We as Orthodox Christians are called by virtue of our baptism to transform the culture, to baptize the culture, not to conform our faith to the culture. This is hard; this increasingly sets us apart, someday, it may even be a risk for imprisonment, but this is also the way of love, the way of witness, the way that preserves the hope of salvation for all—this is the way of courage modeled by the countless Saints before us. Thanks be to God, they, and the Apostles after them, were willing to love to such an extent that they preserved the faith in the face of persecution.

What gave the Myrrh-bearing women and the pious Joseph the courage they needed to do what the others would not, could not? Simply put, they were single-minded in their love for Jesus, as we hear in the Holy Scriptures, “Perfect love casts out fear” (I Jn 4,18). They came to Christ even as all others rejected Him, fled from Him, denied Him, in order to keep themselves from being condemned or persecuted. But despite whatever fear they had, their love of Christ, compelled them to come to Jesus, and to go forth proclaiming the Good News of His resurrection—even as others attempted to silence them, even as they were threatened to be cast out of the Temple, even as Christians began to be persecuted and killed for their faith in Christ.

For this reason, we remember them as examples of the strength and courage of humility—models of godly womanhood, but also examples for all of us of godly humanity: we all need such humility and courage if we too are to keep our faith in our own day and follow Christ and be witnesses of His truth—even when it costs us. “Our Lord says, “…Whoever confesses Me before men, him I will also confess before My Father who is in heaven. But whoever denies Me before men, him I will also deny before My Father who is in heaven (Matt. 10: 32-33).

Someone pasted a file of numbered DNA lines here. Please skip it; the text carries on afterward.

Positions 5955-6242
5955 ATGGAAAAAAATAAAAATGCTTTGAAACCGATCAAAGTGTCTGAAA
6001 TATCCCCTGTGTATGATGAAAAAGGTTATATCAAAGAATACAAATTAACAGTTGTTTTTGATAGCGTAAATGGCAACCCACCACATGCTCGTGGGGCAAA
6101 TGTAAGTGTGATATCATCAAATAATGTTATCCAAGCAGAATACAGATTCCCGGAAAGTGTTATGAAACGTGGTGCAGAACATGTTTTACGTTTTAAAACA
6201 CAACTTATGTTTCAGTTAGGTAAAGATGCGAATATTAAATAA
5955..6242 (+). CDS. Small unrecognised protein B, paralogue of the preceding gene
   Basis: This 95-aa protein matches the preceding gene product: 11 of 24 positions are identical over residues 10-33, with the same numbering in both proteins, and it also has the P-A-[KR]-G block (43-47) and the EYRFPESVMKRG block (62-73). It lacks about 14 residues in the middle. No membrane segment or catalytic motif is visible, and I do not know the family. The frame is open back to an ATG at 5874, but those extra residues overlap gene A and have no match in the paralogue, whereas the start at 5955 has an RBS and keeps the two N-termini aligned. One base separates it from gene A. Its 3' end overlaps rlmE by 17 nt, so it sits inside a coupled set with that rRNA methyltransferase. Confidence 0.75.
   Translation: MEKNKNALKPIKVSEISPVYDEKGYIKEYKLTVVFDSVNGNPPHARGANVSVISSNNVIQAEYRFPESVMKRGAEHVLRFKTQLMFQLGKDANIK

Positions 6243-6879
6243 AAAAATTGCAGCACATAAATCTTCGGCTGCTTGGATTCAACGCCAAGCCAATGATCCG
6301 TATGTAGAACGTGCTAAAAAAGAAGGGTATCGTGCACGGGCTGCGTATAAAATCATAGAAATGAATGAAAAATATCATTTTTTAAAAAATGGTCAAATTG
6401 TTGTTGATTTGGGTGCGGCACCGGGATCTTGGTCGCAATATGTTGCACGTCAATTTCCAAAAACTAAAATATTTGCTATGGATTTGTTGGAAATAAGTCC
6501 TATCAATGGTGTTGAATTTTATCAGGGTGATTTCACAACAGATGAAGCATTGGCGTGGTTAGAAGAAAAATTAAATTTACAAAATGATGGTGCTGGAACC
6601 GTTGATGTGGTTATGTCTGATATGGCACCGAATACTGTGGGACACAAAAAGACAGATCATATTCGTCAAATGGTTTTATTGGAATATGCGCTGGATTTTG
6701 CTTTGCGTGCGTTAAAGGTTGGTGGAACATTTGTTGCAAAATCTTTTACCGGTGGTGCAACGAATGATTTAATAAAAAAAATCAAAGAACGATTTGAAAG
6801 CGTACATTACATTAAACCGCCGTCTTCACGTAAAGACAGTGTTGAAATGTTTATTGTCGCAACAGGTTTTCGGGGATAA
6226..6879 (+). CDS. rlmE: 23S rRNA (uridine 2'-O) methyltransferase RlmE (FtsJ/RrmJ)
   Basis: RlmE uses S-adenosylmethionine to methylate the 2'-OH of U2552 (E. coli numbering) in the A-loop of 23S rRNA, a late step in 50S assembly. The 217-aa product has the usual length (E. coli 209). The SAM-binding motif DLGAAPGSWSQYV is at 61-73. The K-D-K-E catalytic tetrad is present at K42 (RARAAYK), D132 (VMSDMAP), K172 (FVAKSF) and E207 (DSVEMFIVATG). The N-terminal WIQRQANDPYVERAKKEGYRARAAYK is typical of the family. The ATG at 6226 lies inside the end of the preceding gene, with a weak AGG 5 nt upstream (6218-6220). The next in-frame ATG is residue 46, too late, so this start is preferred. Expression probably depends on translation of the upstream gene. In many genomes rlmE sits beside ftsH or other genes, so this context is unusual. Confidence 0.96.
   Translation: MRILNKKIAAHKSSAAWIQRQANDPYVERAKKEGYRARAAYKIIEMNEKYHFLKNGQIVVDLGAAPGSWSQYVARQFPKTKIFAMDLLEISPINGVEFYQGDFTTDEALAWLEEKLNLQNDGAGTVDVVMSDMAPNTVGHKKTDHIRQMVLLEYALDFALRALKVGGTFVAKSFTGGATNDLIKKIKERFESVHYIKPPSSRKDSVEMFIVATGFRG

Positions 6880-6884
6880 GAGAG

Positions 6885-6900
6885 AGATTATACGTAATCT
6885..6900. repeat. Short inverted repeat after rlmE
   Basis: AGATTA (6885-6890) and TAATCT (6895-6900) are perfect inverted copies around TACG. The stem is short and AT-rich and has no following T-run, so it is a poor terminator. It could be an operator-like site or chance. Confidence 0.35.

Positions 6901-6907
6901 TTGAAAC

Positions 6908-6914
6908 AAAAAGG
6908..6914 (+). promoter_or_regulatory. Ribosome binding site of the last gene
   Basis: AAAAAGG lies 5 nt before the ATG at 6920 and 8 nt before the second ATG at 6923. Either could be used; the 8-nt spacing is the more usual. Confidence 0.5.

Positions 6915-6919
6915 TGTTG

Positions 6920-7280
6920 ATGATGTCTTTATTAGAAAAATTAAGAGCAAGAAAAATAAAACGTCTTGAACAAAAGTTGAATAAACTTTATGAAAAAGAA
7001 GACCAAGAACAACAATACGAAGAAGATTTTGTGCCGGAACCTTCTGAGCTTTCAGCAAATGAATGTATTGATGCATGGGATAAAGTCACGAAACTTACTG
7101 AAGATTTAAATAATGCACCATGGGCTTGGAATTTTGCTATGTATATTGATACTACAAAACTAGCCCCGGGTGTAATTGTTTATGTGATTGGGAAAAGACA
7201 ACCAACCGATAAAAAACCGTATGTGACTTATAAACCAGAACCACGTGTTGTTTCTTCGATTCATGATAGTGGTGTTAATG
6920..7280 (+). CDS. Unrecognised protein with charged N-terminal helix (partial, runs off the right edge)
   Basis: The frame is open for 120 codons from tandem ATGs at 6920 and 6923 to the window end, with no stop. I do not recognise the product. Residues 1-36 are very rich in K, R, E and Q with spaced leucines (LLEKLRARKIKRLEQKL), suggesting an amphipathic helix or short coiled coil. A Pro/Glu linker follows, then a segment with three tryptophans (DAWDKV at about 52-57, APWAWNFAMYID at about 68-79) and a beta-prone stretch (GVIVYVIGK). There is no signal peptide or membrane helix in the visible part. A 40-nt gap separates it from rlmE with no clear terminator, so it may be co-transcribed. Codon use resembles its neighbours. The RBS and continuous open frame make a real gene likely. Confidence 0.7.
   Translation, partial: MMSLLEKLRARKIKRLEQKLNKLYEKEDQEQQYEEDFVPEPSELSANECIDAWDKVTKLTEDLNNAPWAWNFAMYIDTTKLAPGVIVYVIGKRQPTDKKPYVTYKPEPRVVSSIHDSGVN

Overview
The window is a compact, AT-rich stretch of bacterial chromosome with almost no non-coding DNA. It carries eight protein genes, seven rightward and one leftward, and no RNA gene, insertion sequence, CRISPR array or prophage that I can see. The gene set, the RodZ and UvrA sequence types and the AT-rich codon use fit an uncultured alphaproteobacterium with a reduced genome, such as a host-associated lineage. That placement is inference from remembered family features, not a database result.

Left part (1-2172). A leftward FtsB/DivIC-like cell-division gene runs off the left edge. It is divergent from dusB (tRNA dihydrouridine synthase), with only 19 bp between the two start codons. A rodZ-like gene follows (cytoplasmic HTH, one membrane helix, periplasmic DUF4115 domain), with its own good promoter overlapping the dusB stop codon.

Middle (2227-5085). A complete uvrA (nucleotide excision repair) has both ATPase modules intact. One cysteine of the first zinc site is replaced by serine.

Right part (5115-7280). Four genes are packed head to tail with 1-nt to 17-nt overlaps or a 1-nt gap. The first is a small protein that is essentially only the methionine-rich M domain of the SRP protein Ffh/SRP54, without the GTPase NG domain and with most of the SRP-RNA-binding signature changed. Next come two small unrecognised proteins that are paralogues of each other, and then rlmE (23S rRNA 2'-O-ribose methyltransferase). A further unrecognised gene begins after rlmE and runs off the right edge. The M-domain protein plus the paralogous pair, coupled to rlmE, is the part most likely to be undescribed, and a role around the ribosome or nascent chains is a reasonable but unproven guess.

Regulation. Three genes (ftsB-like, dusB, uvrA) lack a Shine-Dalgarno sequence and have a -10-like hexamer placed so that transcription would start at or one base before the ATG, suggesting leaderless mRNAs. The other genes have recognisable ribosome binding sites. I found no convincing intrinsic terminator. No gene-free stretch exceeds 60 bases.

The Holy Myrrh-bearers and the pious Joseph had courage because they loved Christ God more than they feared whatever man might do to them if they went forth proclaiming the truth of His resurrection. It is they who proclaim the Gospel of Christ’s resurrection to the other disciples of Christ. The Gospel proclamation begins with them. Likewise, St. John Chrysostom writes, that Joseph, a member of the Council of the Jews, “exposed himself to death” in order to bury Jesus And, the women disciples likewise ventured all to go to anoint Christ, risking persecution. When the disciples fled, the women drew near with their love. (St. John Chrysostom in The Bible and the Orthodox Fathers for Orthodox, Johanna Manley, p. 52)

You and I are called to a greater love like their love, a love that’s willing to ‘offend,’ when necessary, for the sake of another’s eternal soul, for the sake of the truth that is the only hope of salvation. Our love for Christ enables us to overcome our fears and have the courage to stand up for the truth while also loving those confused by “all the winds of doctrine” swirling around us. We love so that those who sin may find healing as we do and that others can struggle, recover, repent as we do. Such is God’s grace and love for us, but such also is Christ’s calling on us.

The question for us is this: Will we be like those who flee, deny, or succumb to the culture out of fear, or will we be humbly courageous like the Myrrh-bearing women and St. Joseph of Arimathea, who loved God more than they feared man. Will we wrestle and come to better understand the Church’s teaching and calling on us? Only in this way, the way of true love and courage, do we learn to love our fellow man and contend for the faith as we are called to, to give hope to the hopeless and bring healing to the sin-sick, and model such healing and repentance in our own lives. Only in this way, do we protect that which is sacred and those who are most vulnerable in our society. We stand for the Truth, representing Christ to a world in such great need of the timeless truth of Christ. The love of God compels us, the love of God animates us, the love of God shows us the way. Holy Myrrh-bearers and St. Joseph, pray for us sinners.